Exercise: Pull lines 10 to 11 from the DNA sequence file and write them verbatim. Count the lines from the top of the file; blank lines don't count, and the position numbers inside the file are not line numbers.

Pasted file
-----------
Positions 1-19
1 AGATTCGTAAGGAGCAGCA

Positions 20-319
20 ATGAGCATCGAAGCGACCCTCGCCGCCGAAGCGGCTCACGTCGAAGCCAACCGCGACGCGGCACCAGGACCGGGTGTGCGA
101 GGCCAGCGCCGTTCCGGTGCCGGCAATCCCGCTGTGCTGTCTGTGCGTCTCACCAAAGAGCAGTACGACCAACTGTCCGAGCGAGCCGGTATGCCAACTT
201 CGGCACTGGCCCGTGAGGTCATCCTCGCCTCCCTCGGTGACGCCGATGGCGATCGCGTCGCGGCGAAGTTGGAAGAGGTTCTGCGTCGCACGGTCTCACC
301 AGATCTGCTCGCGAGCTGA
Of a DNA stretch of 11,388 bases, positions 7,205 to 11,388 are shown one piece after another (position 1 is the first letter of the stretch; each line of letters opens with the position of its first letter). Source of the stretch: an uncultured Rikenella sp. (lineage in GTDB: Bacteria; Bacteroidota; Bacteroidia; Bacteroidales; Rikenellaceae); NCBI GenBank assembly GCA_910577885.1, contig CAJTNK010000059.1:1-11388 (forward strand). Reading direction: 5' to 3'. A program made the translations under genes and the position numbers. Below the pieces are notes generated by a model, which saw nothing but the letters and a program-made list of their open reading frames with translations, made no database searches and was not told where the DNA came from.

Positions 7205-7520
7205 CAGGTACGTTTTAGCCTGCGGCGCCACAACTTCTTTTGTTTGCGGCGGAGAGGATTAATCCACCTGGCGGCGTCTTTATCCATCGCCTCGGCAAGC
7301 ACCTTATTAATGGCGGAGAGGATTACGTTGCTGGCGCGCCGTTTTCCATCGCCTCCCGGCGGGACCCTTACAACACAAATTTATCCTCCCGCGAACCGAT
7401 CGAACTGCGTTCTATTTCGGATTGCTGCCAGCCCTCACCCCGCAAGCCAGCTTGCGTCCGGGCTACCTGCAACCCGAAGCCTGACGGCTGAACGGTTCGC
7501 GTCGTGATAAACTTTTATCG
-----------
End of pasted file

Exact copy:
7205 CAGGTACGTTTTAGCCTGCGGCGCCACAACTTCTTTTGTTTGCGGCGGAGAGGATTAATCCACCTGGCGGCGTCTTTATCCATCGCCTCGGCAAGC
7301 ACCTTATTAATGGCGGAGAGGATTACGTTGCTGGCGCGCCGTTTTCCATCGCCTCCCGGCGGGACCCTTACAACACAAATTTATCCTCCCGCGAACCGAT